Indiana University’s Center for the Study of Global Change has received the 2014 Paul Simon Award for the Promotion of Language and International Studies. The award, created in 1982, is named for the late Illinois Senator Paul Simon who supported international education and foreign language learning.
It was given specifically to the project called “Bridges: Children, Languages, World,” which offers exploratory language and culture classes such as Arabic, Chinese, Mongolian, Russian, and Zulu. Deborah Hutton, assistant director at the Center for the Study of Global Change, says the award really belongs to their many partners across campus.
“It isn’t just for the global center to brag on it,” Hutton says, “It’s hard for people outside to differentiate the partners but we do run it and we put it on our grant.”
Bridges classes are taught by undergraduate students at IU. The project’s mission is to expose youth to less-commonly taught languages while also helping those who serve as instructors and volunteers gain professional experience.
“We added a language coordinator grad student who helps the volunteer instructors with their lessons,” Hutton says, “This is a good idea and we can even switch things around and she can help the students themselves.”
The project is run by the donation of classroom facilities and materials, and the granting of work-study money and course credit. Hutton says the project gives people in Bloomington a unique and important learning opportunity.
“We’re so proud of what an unusual, large partnership this is to make it work,” Hutton says, “And our students are studying Chinese so well and they are excited and not intimidated by these languages and cultures.”
The Center for the Study of Global Change is one of eleven federally funded Title VI area studies centers in the School of Global and International Studies at IU Bloomington.
The Monroe County Council showed support for raising a local income tax April 8. But the council pushed for the tax to cover even more expenses than it already does, raising questions that led the council to delay a vote on the issue. The tax is known as the Juvenile County Option Income Tax. It originally supported only the county’s Youth Services Bureau.
But in recent years the county has also used the tax to pay for juvenile probation officers. Now, Council President Geoff McKim said the council would also like to use the tax revenue for maintenance and other expenses.
“We decided to broaden the scope of the expenses that we would consider could be paid out of the juvenile county option income tax,” McKim says, “I created a committee to work with courts, YSB and the commissioners office to come up with a more accurate accounting of the costs of running our juvenile facilities.”
At a recent work session, Circuit Court Judge Steve Galvin asked the council to increase the tax. But he said his request, which would have brought the tax as high as .085 percent, needs to be increased even further.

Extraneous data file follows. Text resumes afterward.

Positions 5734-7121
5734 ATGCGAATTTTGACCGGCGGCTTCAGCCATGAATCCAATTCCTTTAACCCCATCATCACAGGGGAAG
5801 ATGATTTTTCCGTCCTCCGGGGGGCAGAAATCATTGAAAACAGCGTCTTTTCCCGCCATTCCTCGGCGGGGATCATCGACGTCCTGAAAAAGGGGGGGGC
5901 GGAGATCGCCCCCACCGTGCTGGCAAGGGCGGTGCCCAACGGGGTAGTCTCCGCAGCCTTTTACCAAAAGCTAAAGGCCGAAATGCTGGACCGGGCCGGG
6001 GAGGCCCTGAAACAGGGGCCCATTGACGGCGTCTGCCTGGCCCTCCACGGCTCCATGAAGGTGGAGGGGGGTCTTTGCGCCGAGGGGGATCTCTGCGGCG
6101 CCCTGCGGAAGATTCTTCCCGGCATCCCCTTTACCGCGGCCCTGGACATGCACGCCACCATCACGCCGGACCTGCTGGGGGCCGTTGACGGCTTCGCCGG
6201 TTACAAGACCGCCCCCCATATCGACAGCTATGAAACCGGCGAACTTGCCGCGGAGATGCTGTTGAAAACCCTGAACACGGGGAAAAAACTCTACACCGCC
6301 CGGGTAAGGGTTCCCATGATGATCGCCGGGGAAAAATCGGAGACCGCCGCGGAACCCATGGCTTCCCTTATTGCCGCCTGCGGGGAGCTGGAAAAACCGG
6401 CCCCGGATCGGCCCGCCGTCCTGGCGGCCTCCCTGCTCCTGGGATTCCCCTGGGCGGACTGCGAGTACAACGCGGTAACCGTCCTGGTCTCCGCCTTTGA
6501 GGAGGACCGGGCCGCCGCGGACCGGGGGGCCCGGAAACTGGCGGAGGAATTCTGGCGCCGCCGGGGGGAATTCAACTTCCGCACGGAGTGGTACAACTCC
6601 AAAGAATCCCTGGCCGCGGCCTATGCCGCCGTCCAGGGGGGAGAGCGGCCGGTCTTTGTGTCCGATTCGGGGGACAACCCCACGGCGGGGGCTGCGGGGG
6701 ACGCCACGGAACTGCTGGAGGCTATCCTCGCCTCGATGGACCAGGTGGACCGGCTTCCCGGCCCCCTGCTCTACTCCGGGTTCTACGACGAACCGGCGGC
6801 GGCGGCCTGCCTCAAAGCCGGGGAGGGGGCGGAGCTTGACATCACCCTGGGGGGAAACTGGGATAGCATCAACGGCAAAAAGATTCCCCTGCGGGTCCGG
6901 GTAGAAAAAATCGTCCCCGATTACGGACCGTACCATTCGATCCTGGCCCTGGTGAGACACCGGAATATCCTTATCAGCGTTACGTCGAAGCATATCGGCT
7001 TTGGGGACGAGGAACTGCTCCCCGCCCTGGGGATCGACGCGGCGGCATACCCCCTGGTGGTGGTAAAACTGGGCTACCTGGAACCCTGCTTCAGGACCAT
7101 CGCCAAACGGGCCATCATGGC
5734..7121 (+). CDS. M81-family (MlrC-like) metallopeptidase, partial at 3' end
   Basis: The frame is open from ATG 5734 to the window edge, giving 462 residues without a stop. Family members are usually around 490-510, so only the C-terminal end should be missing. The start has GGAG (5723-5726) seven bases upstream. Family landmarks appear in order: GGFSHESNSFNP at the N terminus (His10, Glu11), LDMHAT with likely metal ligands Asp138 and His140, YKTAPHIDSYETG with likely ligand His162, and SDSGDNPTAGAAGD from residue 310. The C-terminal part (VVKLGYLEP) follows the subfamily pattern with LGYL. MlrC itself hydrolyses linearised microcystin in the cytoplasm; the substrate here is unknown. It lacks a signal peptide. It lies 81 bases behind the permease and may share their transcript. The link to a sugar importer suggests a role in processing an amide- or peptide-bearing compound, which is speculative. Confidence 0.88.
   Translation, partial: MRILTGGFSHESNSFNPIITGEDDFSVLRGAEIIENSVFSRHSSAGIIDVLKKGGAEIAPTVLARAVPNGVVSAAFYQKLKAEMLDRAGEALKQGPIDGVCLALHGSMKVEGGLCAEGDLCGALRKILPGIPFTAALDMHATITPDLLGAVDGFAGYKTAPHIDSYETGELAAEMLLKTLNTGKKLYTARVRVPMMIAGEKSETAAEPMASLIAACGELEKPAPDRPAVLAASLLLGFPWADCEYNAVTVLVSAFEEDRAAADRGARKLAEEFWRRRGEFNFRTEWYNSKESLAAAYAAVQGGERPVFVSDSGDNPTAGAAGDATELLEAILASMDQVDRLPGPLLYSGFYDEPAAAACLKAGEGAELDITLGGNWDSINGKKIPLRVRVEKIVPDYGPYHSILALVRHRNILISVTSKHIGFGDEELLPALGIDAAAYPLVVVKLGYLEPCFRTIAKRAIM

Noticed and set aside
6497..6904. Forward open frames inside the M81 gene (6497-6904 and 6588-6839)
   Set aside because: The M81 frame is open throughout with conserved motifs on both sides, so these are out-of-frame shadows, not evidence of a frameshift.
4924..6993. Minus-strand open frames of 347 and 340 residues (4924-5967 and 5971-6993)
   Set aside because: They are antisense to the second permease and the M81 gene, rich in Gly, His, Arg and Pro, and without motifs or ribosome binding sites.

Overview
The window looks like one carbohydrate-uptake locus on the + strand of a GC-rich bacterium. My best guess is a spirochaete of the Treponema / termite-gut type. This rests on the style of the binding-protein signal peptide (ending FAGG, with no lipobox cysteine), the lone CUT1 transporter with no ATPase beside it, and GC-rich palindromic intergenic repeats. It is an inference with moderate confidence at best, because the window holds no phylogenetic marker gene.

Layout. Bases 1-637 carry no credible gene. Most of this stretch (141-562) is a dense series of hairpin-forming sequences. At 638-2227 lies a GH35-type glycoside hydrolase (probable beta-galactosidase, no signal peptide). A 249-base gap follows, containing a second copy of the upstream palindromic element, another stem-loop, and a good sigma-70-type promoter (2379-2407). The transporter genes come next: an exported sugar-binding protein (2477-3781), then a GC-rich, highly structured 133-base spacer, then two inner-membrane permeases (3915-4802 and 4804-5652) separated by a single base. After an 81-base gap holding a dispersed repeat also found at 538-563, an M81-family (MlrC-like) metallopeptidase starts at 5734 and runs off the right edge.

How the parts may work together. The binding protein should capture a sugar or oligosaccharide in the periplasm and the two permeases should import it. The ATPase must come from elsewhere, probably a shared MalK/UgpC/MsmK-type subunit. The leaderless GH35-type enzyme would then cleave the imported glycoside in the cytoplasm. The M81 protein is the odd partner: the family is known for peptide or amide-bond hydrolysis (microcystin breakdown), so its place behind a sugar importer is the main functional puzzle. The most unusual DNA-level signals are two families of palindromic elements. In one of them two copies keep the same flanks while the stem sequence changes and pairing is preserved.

“We presented what we thought were the bare budget amounts necessary to provide for juvenile services,” Galvin says, “However we didn’t include amounts for utilities, repairs, maintenance, security and other one-time expenses over the next five years. So we added those in and suggested a rate, but the rate is entirely up to the council.”
If the council agreed to Galvin’s request, it would nearly double the rate for that particular tax. Under the proposed rate, a county resident who earns $30,000 next year would pay $28.58 towards the juvenile services.
The Indiana Department of Transportation has announced the winning contractor to finance, build, and maintain section 5 of the new interstate running through Monroe County. Section 5 of I-69 stretches from the south side of Bloomington to Martinsville. Sections 1 through 3, connecting Evansville with the Crane Military base, is complete and in operation. Section 4, from Crane and intersecting with State Road 37 just south of Bloomington, is under construction. The contracting consortium for Section 5 is called I-69 Development Partners. Will Wingfield, from the Office of Communications at the Indiana Department of Transportation, elaborates on the contract.
“The lead company is from Spain and has partnered with local contractors to do the work necessary to build and maintain I-69,” Wingfield says.
Isolux Infrastructures is part of Isolux-Corsan, a multi-national, privately-held company based in Spain, with operations primarily in Latin America but also in the U.S., and several billion euros in annual income. Now Indiana will add to these receipts.
“The private company will finance the product,” Wingfield says, “The idea behind that is that it allows us to do the project more quickly and realize the benefits of it. I know there’s been a concern about safety in Bloomington once I-69 opens and some of those payments are towards overpasses in that area.”
According to the Associated Press the contract for Section 5 stipulates that the state will make an initial $80 million down payment to the contractor and, once complete, pay it $21.8 million a year for 35 years, for a total of $407 million. The estimated cost to the contractor for Section 5 is $325 million. Wingfield did not confirm or deny these figures, but stated that the final terms of the deal are still to be worked out. None of the three sub-contracting firms are based in Bloomington or Martinsville, the anchors of Section 5.
“There were some local companies that submitted proposals, but our reason for a competitive proposal process is to get innovative ideas, the best technical solutions, and of course to get the lowest cost,” Wingfield says, “The highest scoring proposal was the lowest cost proposal that also met all the requests.”
Wingfield says he is unaware of any local companies that may be included in the construction contract. He anticipates that construction on Section 5 of I-69 will begin later this year, and open for traffic by the end of 2016.